GRADE: D

Kevin Pietersen: England's leading run scorer in all forms of cricket

KEVIN PIETERSEN (388 runs @ 38.8)

May not have scored as heavily as usual but still made some vital contributions, none more so than his century at Old Trafford that helped, along with the Manchester rain, England get out of trouble. Both at Trent Bridge and at his home ground of the Oval he showed the capability to dig in and fight for his runs, something he didn't do at Lord's as he made two single-digit scores at the home of cricket. However, he finished the series more like the KP we've come to enjoy, blasting 62 in England's failed run chase. In the fifth Test he was also honoured for becoming England's leading run scorer in all competitions. Also had to dismiss rumours the upcoming tour Down Under could be his last as a Test cricketer. The sport will hope that's not the case.

GRADE: B

IAN BELL (562 runs @ 62.44)

A career-defining series, and done in such style, too. Often accused of making good runs rather than runs at a good time, Bell on three occasions hit centuries at crucial points in matches that the hosts would go on to win. At Trent Bridge he basically late cut his way to three figures to put England in a match-winning position, then at Lord's he led the recovery mission after coming in at 28-3 on the first morning. His second-innings ton at Durham was just as valuable in setting Australia too many to chase down. Rightly awarded England's player of the series, yet strangely had not been named man of the match throughout the summer. The poster boy for the MCC Coaching Manual - is there anything better to watch in the game than a Bell cover drive?

GRADE: A*

MATT PRIOR (133 runs @ 19)

Came into the series as England's newly-crowned Player of the Year following his heroics in New Zealand during the winter. Ended it having endured a tough time of it with the bat and, to a lesser extent, behind the stumps. Waited until the final day of the fifth Test to make his top score of 47, meaning a man who averages over 42 in his Test career failed to register a half-century in nine innings. Finished up with 18 catches, meaning he was overshadowed by Brad Haddin's record mark of 29. Still, Prior is a vital cog in England's Test machine and a trusty lieutenant for captain Cook, particularly when it comes to choosing when to use the Decision Review System.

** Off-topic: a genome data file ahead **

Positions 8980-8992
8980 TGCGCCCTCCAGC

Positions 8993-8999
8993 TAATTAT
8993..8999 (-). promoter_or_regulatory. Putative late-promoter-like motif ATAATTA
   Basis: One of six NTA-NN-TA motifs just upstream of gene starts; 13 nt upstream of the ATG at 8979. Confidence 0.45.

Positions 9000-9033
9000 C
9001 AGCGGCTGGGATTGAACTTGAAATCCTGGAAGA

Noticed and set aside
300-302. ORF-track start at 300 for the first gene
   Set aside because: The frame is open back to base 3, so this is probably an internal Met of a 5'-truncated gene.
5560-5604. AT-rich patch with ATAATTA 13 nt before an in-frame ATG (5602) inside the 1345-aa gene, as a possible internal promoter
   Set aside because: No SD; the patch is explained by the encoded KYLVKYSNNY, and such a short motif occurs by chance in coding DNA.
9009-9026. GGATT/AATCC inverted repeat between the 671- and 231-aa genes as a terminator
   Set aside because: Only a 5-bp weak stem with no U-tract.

GRADE: D

Shane Warne and Sir Ian Botham discuss how importanting the Ashes was in launching their career.

STUART BROAD (179 runs @ 25.57, 22 wickets @ 27.45)

Ended the series with 22 wickets - 11 of which came in the fourth Test in Durham. As is becoming the way with Broad, he can go for periods without pulling up too many trees before suddenly producing inspired spells, just like the one at Chester-le-Street that reduced Australia from 174-3 to 224 all out late on the fourth evening. His 6-50 gave him career-best match figures and showed just what he is capable of when it all clicks into place. His figures in the first three Tests hadn't done him justice but he had still made an impact with the bat, even if he did need an extra life for him to make 65 at Trent Bridge. Those runs proved crucial in the final reckoning, though the consequences of choosing not to walk could result in some hostile receptions in Australia. Unlikely to bother him one bit.